It’s good to be back from blog vacation. Two weeks of rest was just what I needed, and in case you’re wondering why I stepped away from blogging, you can read about it here. These past few weeks have been full of reading, cooking, exploring our city, visits with friends, and hours spent hanging with little Miss E. at the park.
Today’s post, rather than being a summary of what I did during my “time-off,” is inspired by an unfortunate comment I received from someone who questioned why I’m “wasting my talent and skills” (from my time as a teacher) to be a stay-at-home-mom. After the initial shock of the comment wore off, I continued thinking about the underlying question: why quit my job to stay at home?
While I am not going to address the “should a mother stay at home?” argument (this is a blog on bilingual parenting, after all), I do want to share with you why I have made the very personal decision to take a hiatus from teaching to stay at home with our daughter, what it has meant for our family, and what it has meant for E.’s – and my – language development in this early stage of parenting in more than one language.
1. Our family’s quality of life –
Our family’s daily rhythm is slower and more intentional in so many ways:
- D. no longer has a three-hour daily commute to work. He either carpools with a co-worker, or he bikes to work when the weather is warm.
- As a family, we eat breakfast and dinner together.
- E. spends an hour or so in the mornings reading and playing with her papá before he heads off to work. This equates to more direct input for her in Spanish with a native speaker on a daily basis.
- I am able to continue nursing E. at 16 months.
- E. is graciously teaching me how to be a mother. Because I truly believe that the day a baby is born is the day parents are born, too.
2. Professional Reflection –
For the first time in a long time I have been able to take a big step back from my career and look at the big picture. It has been a gift to have the mental energy and physical time to reflect on my teaching practice and philosophy, as well as my short-term and long-term professional goals. Additionally, it has been a gift to spend time reading and reflecting on my eight years in the classroom. I have watched as my opinions on certain topics have changed over the course of a year, in large part because of my birth as a mother. For this I’m thankful.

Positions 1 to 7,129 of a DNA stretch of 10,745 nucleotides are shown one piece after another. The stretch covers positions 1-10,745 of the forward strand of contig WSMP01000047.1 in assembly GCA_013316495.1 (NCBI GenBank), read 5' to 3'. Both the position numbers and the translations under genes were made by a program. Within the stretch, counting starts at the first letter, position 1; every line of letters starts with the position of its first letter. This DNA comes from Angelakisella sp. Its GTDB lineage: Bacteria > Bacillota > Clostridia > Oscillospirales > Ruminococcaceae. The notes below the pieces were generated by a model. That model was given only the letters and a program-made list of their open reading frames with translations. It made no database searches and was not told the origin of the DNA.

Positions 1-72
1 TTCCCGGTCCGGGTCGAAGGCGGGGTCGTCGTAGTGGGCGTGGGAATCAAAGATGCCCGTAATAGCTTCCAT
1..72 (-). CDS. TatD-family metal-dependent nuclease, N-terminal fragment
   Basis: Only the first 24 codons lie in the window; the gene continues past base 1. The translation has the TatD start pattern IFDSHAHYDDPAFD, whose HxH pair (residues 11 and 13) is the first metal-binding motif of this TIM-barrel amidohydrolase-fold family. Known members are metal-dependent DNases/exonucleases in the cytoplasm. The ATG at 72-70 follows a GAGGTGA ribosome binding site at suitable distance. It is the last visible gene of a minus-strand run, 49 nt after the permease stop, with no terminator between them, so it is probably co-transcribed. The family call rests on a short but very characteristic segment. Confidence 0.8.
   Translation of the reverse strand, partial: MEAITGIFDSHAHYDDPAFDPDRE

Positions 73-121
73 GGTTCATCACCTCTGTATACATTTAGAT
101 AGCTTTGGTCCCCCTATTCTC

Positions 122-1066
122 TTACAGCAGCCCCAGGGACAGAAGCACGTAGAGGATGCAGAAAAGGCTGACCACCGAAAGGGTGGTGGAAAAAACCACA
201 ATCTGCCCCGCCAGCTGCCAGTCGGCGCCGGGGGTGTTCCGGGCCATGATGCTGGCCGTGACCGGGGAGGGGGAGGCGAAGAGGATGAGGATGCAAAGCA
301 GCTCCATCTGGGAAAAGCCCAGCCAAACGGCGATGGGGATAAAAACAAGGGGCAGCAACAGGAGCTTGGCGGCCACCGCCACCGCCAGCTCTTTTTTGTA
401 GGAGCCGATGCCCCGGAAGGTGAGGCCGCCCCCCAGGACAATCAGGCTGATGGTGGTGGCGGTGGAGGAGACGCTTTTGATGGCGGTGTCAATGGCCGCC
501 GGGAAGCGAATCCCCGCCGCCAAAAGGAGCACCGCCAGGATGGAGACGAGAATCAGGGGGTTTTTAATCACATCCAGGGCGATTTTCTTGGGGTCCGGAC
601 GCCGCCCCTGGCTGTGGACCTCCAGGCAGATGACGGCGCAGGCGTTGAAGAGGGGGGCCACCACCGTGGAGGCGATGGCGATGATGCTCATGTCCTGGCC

3. E’s language development –
One of the main reasons D. and I thought it best that I stay at home to be E.’s primary caregiver at this time was to enforce her language development in Spanish, our home language.
If I had continued at my former job, we would have had to send E. to an English-speaking childcare, which would not have aligned with our current short-term plan of maximum exposure to the minority language, Spanish. Our family’s language goal is to establish a strong early foundation for our daughter in the minority language, and we believe that the most effective way to do that right now is by my staying at home (this certainly could change down the road).
In addition to E. receiving input from me, she also benefits from interactions with other Spanish-speaking families we’ve met in our neighborhood and city. I have also been able to coordinate “Face Time” dates with our extended family in Spain and Mexico, something that would have been difficult – not impossible – had I been working full-time, given the time differences.
4. My language development –
Recently, my neighbor asked me, “Do you think your Spanish has improved now that you’re home all day with E.?” What an insightful question! I’ve written a lot on the blog about my need to improve my own input in Spanish, to learn more, to practice more, but until my neighbor posed that question to me, I had never stopped to think how my own language skills have, as a consequence of more input (reading, watching Spanish-speaking news, Spanish playdates, etc.), improved.
So, the answer to her question is ¡SÍ!! Yes! Thanks to all of the children’s books I spend reading with E., I’ve re-learned words like olfatear, liebre, brincos, bocina, and so many more. Going to the local aquarium each month, I’ve been forced to look up the Spanish equivalent for creep around, sting rays, and corral reef. And, taking care of a sick child has given me practice talking about vaccines, conjunctivitis and temper tantrums (yup, those have started!).
So, in summary, I would emphasize two points about my choice to stay at home with my daughter. First, it is a luxury and a gift, not to mention a personal choice (one that each family must make on their own). Second, it was what best supported our family’s current language goal. (Check out these two previous posts on family language goals.)
Thank you, faithful readers, for hanging around while I took a little break. I’m looking forward to blogging regularly again, but at a slower pace: you can now expect blog posts from Españolita on Tuesdays and Fridays each week.